I stay too lazy for that, but that's a smart one leerz.

    * HNL2LAS:
    Thank you Ed!!! I’ll be sure to pass this on, you can never be too careful these days!

    True dat HNL2LAS. True dat...


  17. Naurene:

    Identity theft is a serious crime. 1 out of 2 are being victimized. On an average people spend from $2,000 to $92,000 restoring their identity. There is a FREE Identity theft workshop on Tuesday 9/30 at the UOP mililani campus by zippys from 7p-8p, you should come by to learn more about protecting yourself and family. People are so vulnerable to these scams because they fail to protect themselves or obtain awareness. thank you for sharing this information!


  18. Naurene:

    Hey MooGuy--tell your coworker to check out the FREE identity theft workshop this tuesday at the University of Phoenix Mililani Campus by Zippys at 7pm. We may be able to help him or email me at smerf75@yahoo.com for more information.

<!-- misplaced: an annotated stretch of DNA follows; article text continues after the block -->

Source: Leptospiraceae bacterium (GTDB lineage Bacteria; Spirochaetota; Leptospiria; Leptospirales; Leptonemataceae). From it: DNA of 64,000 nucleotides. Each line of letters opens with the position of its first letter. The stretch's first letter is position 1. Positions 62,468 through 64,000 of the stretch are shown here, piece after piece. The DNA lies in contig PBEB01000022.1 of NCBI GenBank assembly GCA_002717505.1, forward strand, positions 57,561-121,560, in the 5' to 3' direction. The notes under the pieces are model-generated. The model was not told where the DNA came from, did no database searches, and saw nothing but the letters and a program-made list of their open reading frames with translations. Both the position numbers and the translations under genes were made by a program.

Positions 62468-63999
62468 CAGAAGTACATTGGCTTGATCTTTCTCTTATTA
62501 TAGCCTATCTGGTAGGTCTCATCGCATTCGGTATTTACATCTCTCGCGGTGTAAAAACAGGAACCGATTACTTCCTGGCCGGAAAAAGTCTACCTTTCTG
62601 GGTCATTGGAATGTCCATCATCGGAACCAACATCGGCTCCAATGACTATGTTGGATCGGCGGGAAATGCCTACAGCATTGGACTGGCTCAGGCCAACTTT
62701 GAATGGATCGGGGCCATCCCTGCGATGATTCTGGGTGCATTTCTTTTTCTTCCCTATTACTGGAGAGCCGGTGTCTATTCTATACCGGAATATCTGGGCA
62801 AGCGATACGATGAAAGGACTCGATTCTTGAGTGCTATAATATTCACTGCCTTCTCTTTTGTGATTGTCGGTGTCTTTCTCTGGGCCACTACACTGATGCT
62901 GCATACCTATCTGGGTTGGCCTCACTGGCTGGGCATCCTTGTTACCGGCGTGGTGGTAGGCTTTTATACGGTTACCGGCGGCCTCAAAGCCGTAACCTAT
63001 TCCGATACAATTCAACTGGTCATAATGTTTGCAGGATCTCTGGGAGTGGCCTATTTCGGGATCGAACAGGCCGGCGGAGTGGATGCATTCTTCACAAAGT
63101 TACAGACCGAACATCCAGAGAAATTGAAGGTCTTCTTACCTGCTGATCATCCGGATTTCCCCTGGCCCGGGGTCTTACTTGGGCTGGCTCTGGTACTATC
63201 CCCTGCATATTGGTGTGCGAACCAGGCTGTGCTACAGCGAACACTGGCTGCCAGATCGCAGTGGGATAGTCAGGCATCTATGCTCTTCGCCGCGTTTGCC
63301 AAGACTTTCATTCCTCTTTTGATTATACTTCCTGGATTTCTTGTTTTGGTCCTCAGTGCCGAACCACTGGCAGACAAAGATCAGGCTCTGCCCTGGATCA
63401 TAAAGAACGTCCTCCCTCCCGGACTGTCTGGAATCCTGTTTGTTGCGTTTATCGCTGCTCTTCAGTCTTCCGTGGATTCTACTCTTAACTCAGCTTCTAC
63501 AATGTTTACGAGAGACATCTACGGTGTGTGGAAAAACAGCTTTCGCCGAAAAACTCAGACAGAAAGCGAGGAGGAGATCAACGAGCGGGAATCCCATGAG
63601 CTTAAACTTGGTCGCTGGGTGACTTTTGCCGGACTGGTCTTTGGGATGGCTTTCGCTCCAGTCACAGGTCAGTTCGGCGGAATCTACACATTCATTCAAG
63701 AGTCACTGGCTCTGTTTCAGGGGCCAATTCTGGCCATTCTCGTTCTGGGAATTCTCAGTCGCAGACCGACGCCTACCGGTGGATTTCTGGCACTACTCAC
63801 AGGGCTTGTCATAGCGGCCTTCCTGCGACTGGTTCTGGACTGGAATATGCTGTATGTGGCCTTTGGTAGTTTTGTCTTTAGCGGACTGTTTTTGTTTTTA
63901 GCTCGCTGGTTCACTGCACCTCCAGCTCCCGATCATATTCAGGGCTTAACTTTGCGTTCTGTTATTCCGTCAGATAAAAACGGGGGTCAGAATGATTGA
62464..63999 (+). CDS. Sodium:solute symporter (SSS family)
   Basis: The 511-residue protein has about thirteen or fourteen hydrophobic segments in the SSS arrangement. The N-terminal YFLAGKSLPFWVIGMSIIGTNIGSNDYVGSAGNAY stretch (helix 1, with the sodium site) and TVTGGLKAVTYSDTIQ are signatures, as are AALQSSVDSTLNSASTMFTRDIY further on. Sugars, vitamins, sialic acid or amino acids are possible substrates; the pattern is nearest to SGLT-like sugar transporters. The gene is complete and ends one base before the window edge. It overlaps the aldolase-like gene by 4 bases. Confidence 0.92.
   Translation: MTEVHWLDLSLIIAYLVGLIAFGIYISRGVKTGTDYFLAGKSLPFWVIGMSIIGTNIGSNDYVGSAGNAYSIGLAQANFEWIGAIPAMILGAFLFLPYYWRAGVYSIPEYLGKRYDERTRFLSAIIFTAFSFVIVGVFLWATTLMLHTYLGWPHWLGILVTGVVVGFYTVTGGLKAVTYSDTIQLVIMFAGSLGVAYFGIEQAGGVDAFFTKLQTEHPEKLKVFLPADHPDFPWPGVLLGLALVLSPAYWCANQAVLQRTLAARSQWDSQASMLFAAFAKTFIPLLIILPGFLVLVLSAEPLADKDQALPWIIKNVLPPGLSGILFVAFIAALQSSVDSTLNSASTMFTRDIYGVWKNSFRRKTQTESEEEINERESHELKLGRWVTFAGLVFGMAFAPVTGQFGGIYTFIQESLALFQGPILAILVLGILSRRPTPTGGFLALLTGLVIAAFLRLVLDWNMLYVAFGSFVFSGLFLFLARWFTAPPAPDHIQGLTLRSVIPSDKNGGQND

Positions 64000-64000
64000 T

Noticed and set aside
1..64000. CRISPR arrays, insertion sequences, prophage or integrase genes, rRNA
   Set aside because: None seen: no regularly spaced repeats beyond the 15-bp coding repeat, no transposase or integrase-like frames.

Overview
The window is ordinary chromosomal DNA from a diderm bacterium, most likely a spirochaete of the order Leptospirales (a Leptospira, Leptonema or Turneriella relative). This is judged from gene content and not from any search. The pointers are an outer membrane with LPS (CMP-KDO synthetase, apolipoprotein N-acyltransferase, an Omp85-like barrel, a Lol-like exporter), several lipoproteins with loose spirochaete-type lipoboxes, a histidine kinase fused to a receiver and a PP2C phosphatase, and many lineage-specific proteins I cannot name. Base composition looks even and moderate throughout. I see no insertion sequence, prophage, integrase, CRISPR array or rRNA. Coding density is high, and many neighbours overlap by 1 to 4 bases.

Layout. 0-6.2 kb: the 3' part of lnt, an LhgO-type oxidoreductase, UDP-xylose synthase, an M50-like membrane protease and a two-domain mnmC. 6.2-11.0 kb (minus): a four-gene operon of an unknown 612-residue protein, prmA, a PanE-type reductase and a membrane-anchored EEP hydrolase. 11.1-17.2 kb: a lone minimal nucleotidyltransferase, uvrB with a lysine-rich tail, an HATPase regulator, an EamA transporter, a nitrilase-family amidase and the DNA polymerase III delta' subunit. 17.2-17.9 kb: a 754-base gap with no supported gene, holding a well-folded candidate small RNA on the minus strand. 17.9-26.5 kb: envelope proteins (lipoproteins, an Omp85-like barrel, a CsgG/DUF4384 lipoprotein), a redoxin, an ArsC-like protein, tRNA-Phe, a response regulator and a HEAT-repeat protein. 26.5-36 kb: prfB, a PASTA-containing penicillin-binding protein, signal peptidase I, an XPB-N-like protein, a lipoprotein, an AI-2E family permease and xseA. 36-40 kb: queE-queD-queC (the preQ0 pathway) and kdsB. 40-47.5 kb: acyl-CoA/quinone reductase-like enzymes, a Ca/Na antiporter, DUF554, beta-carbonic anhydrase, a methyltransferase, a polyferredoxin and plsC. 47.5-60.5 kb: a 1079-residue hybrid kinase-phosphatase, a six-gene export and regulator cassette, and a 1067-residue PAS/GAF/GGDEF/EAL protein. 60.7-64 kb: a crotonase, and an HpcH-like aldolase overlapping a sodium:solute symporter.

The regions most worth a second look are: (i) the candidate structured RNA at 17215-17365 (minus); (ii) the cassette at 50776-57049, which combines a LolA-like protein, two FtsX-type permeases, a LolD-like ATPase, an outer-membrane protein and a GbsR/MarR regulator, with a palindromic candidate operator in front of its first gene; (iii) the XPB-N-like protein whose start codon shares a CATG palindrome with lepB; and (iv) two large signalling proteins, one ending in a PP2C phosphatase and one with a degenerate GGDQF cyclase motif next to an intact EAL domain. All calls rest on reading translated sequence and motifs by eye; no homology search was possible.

19. World Wide Ed:

    * Naurene:
    Identity theft is a serious crime. 1 out of 2 are being victimized. On an average people spend from $2,000 to $92,000 restoring their identity. There is a FREE Identity theft workshop on Tuesday 9/30 at the UOP mililani campus by zippys from 7p-8p, you should come by to learn more about protecting yourself and family. People are so vulnerable to these scams because they fail to protect themselves or obtain awareness. thank you for sharing this information!

    Mahaloz for the info Naurene!